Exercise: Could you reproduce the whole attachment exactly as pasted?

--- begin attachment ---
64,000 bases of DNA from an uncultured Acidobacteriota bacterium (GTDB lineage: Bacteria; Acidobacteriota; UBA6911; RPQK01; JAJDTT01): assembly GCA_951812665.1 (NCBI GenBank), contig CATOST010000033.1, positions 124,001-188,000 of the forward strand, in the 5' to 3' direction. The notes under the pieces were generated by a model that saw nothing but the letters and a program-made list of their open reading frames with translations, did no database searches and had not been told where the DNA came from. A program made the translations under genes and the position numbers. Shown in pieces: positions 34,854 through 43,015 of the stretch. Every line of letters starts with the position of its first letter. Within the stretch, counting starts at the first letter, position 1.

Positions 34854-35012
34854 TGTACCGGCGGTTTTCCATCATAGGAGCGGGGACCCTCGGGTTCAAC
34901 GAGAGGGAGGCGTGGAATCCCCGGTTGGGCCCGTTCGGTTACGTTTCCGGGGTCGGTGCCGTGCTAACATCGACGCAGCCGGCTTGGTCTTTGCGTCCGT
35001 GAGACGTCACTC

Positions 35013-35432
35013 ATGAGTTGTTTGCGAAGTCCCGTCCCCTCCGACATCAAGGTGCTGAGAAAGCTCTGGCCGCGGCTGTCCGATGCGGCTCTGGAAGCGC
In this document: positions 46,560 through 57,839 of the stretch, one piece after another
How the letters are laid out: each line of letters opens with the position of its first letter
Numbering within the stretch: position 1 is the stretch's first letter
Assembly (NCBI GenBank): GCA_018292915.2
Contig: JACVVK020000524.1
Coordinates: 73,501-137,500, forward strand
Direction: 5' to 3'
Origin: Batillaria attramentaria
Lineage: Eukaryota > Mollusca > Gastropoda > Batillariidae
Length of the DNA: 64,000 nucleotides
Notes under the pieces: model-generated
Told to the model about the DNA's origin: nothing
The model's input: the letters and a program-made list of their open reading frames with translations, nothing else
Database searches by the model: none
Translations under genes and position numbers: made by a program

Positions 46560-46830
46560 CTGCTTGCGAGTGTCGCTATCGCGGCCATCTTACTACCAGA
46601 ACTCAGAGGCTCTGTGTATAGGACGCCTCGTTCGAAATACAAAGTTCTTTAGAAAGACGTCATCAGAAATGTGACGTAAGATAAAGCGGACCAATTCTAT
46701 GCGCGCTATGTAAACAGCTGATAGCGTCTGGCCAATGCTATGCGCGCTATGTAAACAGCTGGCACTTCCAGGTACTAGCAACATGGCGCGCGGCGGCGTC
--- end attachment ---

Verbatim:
64,000 bases of DNA from an uncultured Acidobacteriota bacterium (GTDB lineage: Bacteria; Acidobacteriota; UBA6911; RPQK01; JAJDTT01): assembly GCA_951812665.1 (NCBI GenBank), contig CATOST010000033.1, positions 124,001-188,000 of the forward strand, in the 5' to 3' direction. The notes under the pieces were generated by a model that saw nothing but the letters and a program-made list of their open reading frames with translations, did no database searches and had not been told where the DNA came from. A program made the translations under genes and the position numbers. Shown in pieces: positions 34,854 through 43,015 of the stretch. Every line of letters starts with the position of its first letter. Within the stretch, counting starts at the first letter, position 1.

Positions 34854-35012
34854 TGTACCGGCGGTTTTCCATCATAGGAGCGGGGACCCTCGGGTTCAAC
34901 GAGAGGGAGGCGTGGAATCCCCGGTTGGGCCCGTTCGGTTACGTTTCCGGGGTCGGTGCCGTGCTAACATCGACGCAGCCGGCTTGGTCTTTGCGTCCGT
35001 GAGACGTCACTC

Positions 35013-35432
35013 ATGAGTTGTTTGCGAAGTCCCGTCCCCTCCGACATCAAGGTGCTGAGAAAGCTCTGGCCGCGGCTGTCCGATGCGGCTCTGGAAGCGC
In this document: positions 46,560 through 57,839 of the stretch, one piece after another
How the letters are laid out: each line of letters opens with the position of its first letter
Numbering within the stretch: position 1 is the stretch's first letter
Assembly (NCBI GenBank): GCA_018292915.2
Contig: JACVVK020000524.1
Coordinates: 73,501-137,500, forward strand
Direction: 5' to 3'
Origin: Batillaria attramentaria
Lineage: Eukaryota > Mollusca > Gastropoda > Batillariidae
Length of the DNA: 64,000 nucleotides
Notes under the pieces: model-generated
Told to the model about the DNA's origin: nothing
The model's input: the letters and a program-made list of their open reading frames with translations, nothing else
Database searches by the model: none
Translations under genes and position numbers: made by a program

Positions 46560-46830
46560 CTGCTTGCGAGTGTCGCTATCGCGGCCATCTTACTACCAGA
46601 ACTCAGAGGCTCTGTGTATAGGACGCCTCGTTCGAAATACAAAGTTCTTTAGAAAGACGTCATCAGAAATGTGACGTAAGATAAAGCGGACCAATTCTAT
46701 GCGCGCTATGTAAACAGCTGATAGCGTCTGGCCAATGCTATGCGCGCTATGTAAACAGCTGGCACTTCCAGGTACTAGCAACATGGCGCGCGGCGGCGTC